Woman Stabbed by Uber Impersonator Had Over 120 Wounds, Just 1 Tablespoon of Blood in Body

A University of South Carolina student who was killed by a man who allegedly attacked her after she mistook his car for her Uber ride had more than 100 stab wounds, a pathologist testified Monday.

Samantha Josephson had just a little more than a tablespoon of blood in her body after the attack, making it difficult for workers at her autopsy to collect enough blood for routine testing. The human body typically has at least a gallon of blood, according to Dr. Thomas Beaver, who examined Josephson's body after death.

Nathaniel Rowland, the man accused of killing Josephson, is in the second week of his trial, charged with the murder and kidnapping of Josephson. Beaver spent an hour fleshing out the 120 separate stab wounds on Josephson's body, but said that the exact number is unknown because of the quantity of the injuries.

"It gets to a point where it really doesn't add much to the report," said Beaver, a pathologist at the Medical University of South Carolina.

For more reporting from the Associated Press, see below.

Uber building
The death of South Carolina student Samantha Josephson, who mistook her alleged killer for an Uber driver, has turned a national spotlight on ride-hailing safety and led to some changes, including more prominent displays of driver’s license plates. Smith Collection/Gado/Getty Images

Beaver said almost all the stab wounds were to Josephson's head, arms, chest and back, adding several of the wounds would have penetrated into her brain or neck and been fatal. He took 170 photos and 13 X-rays.

"There were a lot of injuries," Beaver said.

Josephson got into Rowland's car in March 2019 thinking it was her Uber ride back to her house, prosecutors said. Instead, the University of South Carolina student from Robbinsville, New Jersey, found herself trapped in the back seat because Rowland had the childproof lock on, investigators said.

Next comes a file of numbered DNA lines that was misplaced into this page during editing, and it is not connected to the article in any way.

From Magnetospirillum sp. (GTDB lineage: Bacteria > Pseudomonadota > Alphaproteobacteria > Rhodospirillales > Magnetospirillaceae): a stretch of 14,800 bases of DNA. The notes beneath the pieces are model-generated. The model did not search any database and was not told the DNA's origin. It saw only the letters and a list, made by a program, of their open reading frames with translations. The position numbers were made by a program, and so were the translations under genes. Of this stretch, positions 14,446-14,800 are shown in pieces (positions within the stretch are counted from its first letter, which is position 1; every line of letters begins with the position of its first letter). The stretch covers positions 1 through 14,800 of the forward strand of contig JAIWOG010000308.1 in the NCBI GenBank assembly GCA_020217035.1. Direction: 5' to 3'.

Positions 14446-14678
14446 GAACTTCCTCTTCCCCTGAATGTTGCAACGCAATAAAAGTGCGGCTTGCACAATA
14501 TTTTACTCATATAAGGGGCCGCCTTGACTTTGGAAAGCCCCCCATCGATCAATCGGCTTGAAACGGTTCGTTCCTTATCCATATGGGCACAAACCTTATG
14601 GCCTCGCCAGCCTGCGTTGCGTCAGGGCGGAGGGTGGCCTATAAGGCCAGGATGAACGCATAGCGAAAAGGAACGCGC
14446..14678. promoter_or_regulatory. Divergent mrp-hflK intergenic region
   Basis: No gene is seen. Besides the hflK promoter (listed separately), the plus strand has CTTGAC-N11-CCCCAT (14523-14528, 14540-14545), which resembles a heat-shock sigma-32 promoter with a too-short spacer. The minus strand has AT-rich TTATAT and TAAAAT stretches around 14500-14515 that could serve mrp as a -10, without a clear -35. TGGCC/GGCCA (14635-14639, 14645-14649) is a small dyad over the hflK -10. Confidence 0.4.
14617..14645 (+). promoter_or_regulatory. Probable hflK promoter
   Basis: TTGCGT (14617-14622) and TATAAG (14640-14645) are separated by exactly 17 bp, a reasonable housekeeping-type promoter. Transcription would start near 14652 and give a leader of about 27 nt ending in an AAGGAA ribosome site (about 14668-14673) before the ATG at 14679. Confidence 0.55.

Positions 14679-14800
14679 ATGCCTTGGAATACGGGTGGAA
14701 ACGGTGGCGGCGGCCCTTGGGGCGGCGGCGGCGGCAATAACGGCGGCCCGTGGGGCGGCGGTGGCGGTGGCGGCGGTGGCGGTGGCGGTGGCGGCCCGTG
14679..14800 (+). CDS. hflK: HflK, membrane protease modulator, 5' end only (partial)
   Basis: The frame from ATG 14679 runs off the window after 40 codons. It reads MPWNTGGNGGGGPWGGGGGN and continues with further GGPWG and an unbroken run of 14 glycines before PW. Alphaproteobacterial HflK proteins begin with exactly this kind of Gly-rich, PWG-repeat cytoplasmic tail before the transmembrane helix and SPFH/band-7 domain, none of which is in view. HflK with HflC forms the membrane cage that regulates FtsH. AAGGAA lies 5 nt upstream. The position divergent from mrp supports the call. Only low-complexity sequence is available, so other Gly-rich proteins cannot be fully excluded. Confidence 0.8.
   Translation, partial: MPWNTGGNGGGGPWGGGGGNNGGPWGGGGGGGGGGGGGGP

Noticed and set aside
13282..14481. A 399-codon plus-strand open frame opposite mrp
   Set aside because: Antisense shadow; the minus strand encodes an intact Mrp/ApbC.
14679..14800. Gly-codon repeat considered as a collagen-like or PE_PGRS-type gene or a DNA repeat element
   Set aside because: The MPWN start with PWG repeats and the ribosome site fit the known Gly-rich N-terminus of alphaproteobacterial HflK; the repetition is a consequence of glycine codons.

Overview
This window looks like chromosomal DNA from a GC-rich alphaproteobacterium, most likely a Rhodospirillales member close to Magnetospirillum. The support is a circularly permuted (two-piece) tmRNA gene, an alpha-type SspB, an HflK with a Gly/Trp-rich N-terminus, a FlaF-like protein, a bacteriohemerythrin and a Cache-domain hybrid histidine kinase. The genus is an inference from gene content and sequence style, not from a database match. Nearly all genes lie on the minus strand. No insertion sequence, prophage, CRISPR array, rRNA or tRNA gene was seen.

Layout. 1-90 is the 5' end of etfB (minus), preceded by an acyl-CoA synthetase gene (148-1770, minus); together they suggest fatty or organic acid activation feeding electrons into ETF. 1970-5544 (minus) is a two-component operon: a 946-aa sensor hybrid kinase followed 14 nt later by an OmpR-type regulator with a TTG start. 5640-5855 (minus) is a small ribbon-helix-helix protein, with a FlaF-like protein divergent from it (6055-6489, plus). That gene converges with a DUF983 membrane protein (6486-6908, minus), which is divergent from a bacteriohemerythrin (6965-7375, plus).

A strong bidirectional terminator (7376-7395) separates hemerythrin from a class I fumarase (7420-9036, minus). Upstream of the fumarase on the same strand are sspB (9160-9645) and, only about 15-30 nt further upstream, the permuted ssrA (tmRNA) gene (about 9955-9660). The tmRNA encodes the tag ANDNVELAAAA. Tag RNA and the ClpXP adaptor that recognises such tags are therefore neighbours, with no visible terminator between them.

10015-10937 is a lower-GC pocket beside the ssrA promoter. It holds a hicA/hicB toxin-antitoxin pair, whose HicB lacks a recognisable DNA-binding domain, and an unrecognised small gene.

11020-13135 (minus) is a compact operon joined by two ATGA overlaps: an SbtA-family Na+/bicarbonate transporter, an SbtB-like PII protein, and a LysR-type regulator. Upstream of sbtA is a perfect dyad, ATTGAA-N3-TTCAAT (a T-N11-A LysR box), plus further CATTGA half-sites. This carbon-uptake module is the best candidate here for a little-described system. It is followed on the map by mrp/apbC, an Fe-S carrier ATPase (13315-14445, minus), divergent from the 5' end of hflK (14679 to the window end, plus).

Prosecutors have taken a methodical approach to the entire trial. Before Beaver took the stand, they linked Josephson's blood to areas all over Rowland's Chevrolet Impala, a knife with two blades and cleaning supplies in the trash behind his girlfriend's home and on a sock and bandana owned by Rowland.

The prosecution has introduced a mountain of other scientific evidence, from matching a footprint found on a rear window of Rowland's vehicle to Josephson, to cellphone data showing he was in the area where her body was found some 65 miles from where she was last seen in Columbia's Five Points entertainment district.

Another witness said DNA found under Rowland's fingernails matched Josephson's genetic material.

In previous testimony, Rowland's attorneys have pointed out scientists weren't absolutely certain Rowland's DNA was on the knife and his genetic material wasn't in other places it might be expected.

Their questioning has also shown that while Josephson appeared to fight her attacker—she had several stab wounds that went all the way through her hands—none of Rowland's DNA was found on her or under her fingernails and no visible marks were found on Rowland after his arrest.

Beaver testified he was certain the knife with two blades taken from the trash can of Rowland's girlfriend was used to kill Josephson. But on cross-examination, Beaver told a defense attorney that he Googled hundreds of pictures of knives after the autopsy to figure out what could have caused the unique wounds and sent investigators a photo of a different-looking weapon.

Rowland faces up to life in prison if convicted. Prosecutors did not choose to seek the death penalty.

Josephson's death turned a national spotlight on ride-hailing safety and led to some changes, including more prominent displays of driver's license plates. It is being streamed across the country by Court TV.